Q: Why weren’t they sufficiently sensitive?

The first generation of liquid biopsy tests typically were looking for specific changes or mutations. Mutations are some of the changes occurring in cancer, but they occur in a tiny part of the genome. Not a lot of the genome has mutations. And in many cases, when looking at a panel of a small number of cancer genes, a patient may not have any mutation. On top of that, we found that healthy individuals sometimes have mutations in their blood cells due to a process called clonal hematopoiesis. So that really highlighted the challenges of using mutations for cancer detection altogether. We needed to find a way to detect cancer in a higher-performing way yet in a way that was cost-effective and easier to do.

Q: When did that come about?

In 2018, some of my Johns Hopkins colleagues and I ended up having an “aha” moment. It focused on looking at a new way of detecting cancer based on fragmentation of DNA in the blood. We developed a new approach to compare the sizes and amount of DNA throughout the genome that you get in the blood. We saw that the DNA in patients with cancer was typically smaller or larger than those individuals who don’t have cancer. The reason for that is because DNA gets broken up into pieces when it makes it into the bloodstream.

The genome in normal cells is packaged in an organized way. When the pieces of DNA from healthy cells are cut up into small fragments, they’re done so in the same way every time while cancer patients have a disorganized genome. That leads to fragments of variable sizes from throughout the genome. And because there are so many fragments that we analyze, it allows us to have a much more sensitive test. In parallel, the laboratory test of getting the free DNA from blood and measuring its size through whole genome sequencing was done through elegant but straightforward laboratory steps.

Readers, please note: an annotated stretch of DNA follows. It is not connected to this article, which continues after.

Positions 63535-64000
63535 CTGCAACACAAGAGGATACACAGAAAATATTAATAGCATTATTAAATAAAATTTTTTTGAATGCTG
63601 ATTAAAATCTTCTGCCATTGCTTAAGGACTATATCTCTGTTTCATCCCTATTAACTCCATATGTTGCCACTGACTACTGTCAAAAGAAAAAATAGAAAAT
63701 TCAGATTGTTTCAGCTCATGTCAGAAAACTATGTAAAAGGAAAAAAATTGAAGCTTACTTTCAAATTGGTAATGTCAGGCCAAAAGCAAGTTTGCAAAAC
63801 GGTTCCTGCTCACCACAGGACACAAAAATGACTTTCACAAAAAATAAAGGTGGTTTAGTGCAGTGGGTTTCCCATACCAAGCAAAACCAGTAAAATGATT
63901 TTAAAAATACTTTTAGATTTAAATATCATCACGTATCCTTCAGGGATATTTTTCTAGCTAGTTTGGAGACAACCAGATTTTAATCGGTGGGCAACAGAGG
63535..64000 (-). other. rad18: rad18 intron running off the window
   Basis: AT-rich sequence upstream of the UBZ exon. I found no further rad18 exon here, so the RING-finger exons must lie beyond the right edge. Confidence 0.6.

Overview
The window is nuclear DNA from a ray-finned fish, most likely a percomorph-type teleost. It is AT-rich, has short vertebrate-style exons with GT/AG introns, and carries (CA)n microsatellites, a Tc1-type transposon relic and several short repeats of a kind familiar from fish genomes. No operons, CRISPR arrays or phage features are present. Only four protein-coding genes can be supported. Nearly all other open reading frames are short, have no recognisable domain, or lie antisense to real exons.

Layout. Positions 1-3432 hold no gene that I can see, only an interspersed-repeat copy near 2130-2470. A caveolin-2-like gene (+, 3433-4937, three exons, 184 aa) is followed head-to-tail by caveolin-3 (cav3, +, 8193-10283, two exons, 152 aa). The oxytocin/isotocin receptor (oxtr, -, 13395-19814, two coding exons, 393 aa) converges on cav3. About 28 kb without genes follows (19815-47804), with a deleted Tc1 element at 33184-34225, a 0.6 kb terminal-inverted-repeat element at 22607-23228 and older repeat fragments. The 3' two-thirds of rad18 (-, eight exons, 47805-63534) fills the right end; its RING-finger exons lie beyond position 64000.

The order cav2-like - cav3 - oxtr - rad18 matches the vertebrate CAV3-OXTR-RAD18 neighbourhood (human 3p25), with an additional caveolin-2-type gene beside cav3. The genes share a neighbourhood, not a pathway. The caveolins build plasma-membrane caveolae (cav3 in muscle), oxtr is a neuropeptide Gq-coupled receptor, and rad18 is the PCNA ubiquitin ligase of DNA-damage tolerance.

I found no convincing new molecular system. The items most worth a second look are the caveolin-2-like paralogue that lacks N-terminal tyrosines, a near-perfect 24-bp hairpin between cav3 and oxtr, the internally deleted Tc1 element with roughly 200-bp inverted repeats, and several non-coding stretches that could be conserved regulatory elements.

Q: How did that aid your process?

Whole-genome sequencing allowed us to get a lot of information very inexpensively. What made it so powerful is that we layered on machine learning to take all this information of cell size and amounts throughout the genome and ask “How different is this profile from an individual without cancer?” It turned out that machine learning is very good at doing that. And we were able to distinguish between these two populations very nicely with this approach.

Q: So, you deploy machine learning to examine a broad spectrum of genomes from the bloodstream and then you compare DNA and look for changes between healthy cells and ones with tumors?

Exactly. In your blood, you’ve got lots of DNA fragments. They’re coming from genomes of normal cells and from genomes of cancer cells. In individuals who are healthy, pieces of DNA from throughout the genome have essentially the same profile. In patients with cancer, we’re finding that the profiles are different. In some regions of the genome, the DNA is bigger, and in some regions, it’s smaller. These changes, which are wide-ranging, are easily captured — in many cases by eye, and you can see the profile difference. But in other cases, you can see it very clearly with machine learning.

An analogy we use is of a pebble hitting the water. If you’re looking for a mutation to catch the cancer, you want to see that pebble, which is the mutation, right when it hits the water. If you’re there a little too early or late, you’re not going to see it. And in many cases, you’re going to miss it because it’s hard to see. In this setting, we’re not looking for the pebble; we’re looking at the ripples that occur in a pond after a pebble hits the water. And because you can see that in many different parts of the pond, you don’t have to be there exactly when it occurred. You can see it a little bit later.

Q: Talk about the platform DELFI developed and how it compares with the cost of previous methods.

While typical tests of this type can cost thousands of dollars, the (DELFI) test is likely to ultimately be hundreds of dollars because you’re using a very elegant approach in the laboratory, which has fewer steps. And then, on the sequencing side, we use what’s called low-coverage sequencing. The first-generation tests need sequencing of 10,000x or 30,000x of the same area. We’re only sequencing the genome at 1x to 2x, which basically means lower sequencing costs.

Q: By a factor of what can you bring down the cost for these tests?